Who Benefits Most from SNAP?

Empirical methods for estimating the treatment effects of the Supplemental Nutrition Assistance Program (SNAP) routinely focus on the average treatment effect of the program. This statistic is satisfactory and useful for many policy makers, although researchers understand that it is unlikely that program effects are constant across the treatment population. Obviously, differences in treatment across observed household, individual or geographic characteristics could lead to heterogeneous outcomes. And there are good reasons to think that effects of treatment will vary across \textit{unobserved} factors in household: food preferences, subjective poverty thresholds, discount rates, and financial acumen all could affect the distribution of outcomes not captured in the mean treatment effect. We estimate finite mixture models in order to address heterogeneity in response to receipt of SNAP and find that the data suggests two latent classes of recipients: one for whom SNAP has little or no effect, and one for whom SNAP has large and significant effects. This is true for both of the outcomes that we examine: food spending and food insecurity.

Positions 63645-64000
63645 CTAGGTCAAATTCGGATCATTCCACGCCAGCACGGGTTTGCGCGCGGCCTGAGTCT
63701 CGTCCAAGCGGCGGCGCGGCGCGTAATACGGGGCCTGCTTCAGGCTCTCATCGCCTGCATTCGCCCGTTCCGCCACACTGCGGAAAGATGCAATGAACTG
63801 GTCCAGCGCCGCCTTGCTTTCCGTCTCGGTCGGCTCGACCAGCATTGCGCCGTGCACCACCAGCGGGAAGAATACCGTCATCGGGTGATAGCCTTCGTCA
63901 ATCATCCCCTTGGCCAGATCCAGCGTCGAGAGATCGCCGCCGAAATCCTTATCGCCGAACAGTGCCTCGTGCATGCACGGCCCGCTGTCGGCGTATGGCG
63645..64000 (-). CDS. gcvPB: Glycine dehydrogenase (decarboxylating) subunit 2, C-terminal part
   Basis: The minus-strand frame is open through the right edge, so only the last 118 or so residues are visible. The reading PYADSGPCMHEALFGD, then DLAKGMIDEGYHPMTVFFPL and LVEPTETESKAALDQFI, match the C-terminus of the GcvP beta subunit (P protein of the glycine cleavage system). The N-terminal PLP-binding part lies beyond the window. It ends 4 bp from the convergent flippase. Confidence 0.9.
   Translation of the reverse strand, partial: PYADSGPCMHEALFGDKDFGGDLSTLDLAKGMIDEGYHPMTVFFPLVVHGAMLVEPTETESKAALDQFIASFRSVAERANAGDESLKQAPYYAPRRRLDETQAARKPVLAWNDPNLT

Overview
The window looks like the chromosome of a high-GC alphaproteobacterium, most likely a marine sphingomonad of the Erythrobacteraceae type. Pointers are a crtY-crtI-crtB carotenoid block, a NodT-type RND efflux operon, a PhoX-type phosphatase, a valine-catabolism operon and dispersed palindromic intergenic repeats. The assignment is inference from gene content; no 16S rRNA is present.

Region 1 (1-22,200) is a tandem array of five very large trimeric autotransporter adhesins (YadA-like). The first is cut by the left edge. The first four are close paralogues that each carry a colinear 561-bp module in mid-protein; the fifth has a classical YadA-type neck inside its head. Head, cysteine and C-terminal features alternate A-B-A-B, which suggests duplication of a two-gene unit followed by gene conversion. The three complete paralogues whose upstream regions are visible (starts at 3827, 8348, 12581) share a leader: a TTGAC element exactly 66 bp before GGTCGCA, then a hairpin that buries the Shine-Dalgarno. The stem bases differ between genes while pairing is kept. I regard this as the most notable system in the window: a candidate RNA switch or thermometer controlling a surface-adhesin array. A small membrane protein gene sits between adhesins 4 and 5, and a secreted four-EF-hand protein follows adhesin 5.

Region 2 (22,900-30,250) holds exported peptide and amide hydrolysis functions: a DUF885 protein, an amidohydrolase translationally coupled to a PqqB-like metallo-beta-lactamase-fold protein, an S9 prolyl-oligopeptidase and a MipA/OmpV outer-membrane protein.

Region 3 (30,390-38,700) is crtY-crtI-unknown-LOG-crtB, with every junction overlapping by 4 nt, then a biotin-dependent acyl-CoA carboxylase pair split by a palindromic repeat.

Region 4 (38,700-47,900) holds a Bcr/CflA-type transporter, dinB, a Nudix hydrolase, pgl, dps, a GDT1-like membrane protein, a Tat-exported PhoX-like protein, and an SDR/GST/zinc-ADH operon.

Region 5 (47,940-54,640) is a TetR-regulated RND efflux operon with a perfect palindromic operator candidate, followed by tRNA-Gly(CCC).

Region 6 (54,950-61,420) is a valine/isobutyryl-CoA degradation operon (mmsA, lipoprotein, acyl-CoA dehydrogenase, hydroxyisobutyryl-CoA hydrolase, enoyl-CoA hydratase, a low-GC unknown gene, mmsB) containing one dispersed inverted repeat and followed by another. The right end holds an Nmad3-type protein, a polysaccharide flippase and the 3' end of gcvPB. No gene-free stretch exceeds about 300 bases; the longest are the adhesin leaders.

Issue Date:
Jun 07 2016
Publication Type:
Conference Paper/ Presentation
PURL Identifier:
http://purl.umn.edu/236648
Page range:
1-24
Total Pages:
24
JEL Codes:
I18; I38; C31; C38




 Record created 2017-04-01, last modified 2017-08-29

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